Seen&Heard Editor: Marc Bridle                              Founder Len Mullenger: Len@musicweb-international.com

Google
MusicWeb Internet
     
  
 powered by FreeFind 




S & H International Opera Review

STRAUSS, Salomé, Opera National de Paris, September 23, 2003 (FC)

 

Salomé as Lolita is not a new directorial concept but its effective use on the Opéra Bastille stage adds an extra measure of horror to this opera that scandalized Europe in the first decade of the Twentieth Century. Inspired by Oscar Wilde’s provocative play about the teenage Babylonian princess and her fatal attraction for John the Baptist, Richard Strauss composed his first big hit and the first of his many great soprano roles. The acclaimed Finnish soprano Karita Mattila plays with her hair, bites her nails and pulsates with pubescent sexuality in Lev Dodin’s masterful staging.

This is only the latest triumph for Mattila, singing this role for the first time, whose career has exploded in the last decade. Earlier Strauss and Janacek heroines in New York, Salzburg and Paris have made her one of the most in-demand dramatic sopranos and her tall good looks and theatrical talent has given her work with the top stage directors. Her clear, refulgent voice can easily cut through whatever Strauss can throw from the pit. It is, however, her abilities to inhabit a role that make her special. Clenching her fists, her insistent, petulant demand for the head of John the Baptist was an unsettling high point of the evening. She manages the famous Dance of the Seven Veils herself, with discrete movements suggesting "sexed up" Martha Graham. At the end, bottom half nude, she falls to the floor. In a clever theatrical touch, her mother, the Queen, rushes to cover her with the golden robe she was wearing. Salomé wears this until the final curtain.

The first new production of the Opéra de Paris this season – the final one for Hugues Gall – it was meant to show off the company and its chief conductor, James Conlon, who is also leaving after this season. Casting was unusually strong with the powerful baritone, Falk Struckmann, singing a commanding Jochanaan and tenor Chris Merritt with a strongly sung Herodes (King Herod) – a role that is more that often barked. A key role in the opera and more often barked than sung Merritt gives added dimension to the agonized King, reeling between sanity and madness.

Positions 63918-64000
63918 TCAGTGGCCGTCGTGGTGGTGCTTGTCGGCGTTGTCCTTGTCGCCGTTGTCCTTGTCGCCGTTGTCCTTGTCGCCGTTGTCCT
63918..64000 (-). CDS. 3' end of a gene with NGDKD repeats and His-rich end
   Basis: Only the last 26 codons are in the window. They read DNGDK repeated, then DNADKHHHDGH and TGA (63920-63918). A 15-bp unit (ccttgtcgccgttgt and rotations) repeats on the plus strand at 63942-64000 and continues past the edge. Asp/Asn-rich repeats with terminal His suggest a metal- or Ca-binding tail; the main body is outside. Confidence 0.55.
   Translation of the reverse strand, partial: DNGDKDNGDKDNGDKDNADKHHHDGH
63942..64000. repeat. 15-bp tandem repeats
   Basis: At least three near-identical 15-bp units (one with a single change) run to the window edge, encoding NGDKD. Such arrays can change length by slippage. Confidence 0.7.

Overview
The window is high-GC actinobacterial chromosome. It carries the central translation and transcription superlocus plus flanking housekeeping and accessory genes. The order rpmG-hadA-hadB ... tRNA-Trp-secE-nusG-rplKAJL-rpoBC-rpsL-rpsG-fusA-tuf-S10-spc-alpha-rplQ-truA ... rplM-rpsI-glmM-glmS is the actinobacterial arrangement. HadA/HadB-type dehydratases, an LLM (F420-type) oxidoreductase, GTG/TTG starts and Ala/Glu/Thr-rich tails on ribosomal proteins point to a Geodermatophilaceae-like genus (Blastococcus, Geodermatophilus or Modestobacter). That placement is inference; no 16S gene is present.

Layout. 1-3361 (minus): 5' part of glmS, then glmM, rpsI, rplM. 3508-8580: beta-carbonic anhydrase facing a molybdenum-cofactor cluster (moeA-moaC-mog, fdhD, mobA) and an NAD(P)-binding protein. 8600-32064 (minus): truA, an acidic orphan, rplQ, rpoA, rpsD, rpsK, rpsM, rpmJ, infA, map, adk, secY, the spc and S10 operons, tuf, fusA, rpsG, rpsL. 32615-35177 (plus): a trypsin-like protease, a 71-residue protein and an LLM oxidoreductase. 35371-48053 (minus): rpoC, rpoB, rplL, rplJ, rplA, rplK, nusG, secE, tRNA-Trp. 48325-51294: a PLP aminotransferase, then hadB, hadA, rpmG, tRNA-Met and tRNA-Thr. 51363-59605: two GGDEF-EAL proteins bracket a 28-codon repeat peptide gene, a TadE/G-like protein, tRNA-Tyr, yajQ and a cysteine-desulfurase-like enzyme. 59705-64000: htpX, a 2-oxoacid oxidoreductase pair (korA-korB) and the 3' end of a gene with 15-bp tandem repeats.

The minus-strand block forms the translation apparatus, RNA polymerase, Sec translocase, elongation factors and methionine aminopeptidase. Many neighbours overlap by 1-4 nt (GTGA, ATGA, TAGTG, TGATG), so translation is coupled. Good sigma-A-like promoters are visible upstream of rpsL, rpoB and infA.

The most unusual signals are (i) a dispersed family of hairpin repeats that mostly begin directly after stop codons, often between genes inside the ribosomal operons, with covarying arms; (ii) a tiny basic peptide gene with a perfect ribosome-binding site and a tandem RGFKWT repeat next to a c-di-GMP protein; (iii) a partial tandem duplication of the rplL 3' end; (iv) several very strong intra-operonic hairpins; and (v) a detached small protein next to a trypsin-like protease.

As Salomé’s mother, the Queen Herodias, opera legend Anja Silja was indisposed opening night and was replaced by the sturdy, dark Swiss Mezzo, Julia Juon. The talented young American tenor William Burden was an unusually handsome and intense Narraboth. Conlon conducted his talented band with care for balances and voices, avoiding the excesses that other conductors are often unable to resist.

There was not much to look at on stage. David Borovsky’s décor is minimal and unobtrusive but gracefully lit by Jean Kalman. There is no cistern and Jochanaan is imprisoned in a narrow cage that projects out from the wall when he is onstage. Salomé, drawn to the prophet, sometimes climbs on the bars like it was a jungle gym. The old theatrical genie, Lev Dodin, moved his characters about with a fine sense of drama and infused the whole evening with a heightened sense of passion and dread. Along with the top cast assembled for the occasion, you are not likely to see a better production any time soon.

Frank Cadenhead

 


Seen&Heard is part of MusicWeb Webmaster: Len Mullenger Len@musicweb-international.com

Return to: Seen&Heard Index


Return to: Music on the Web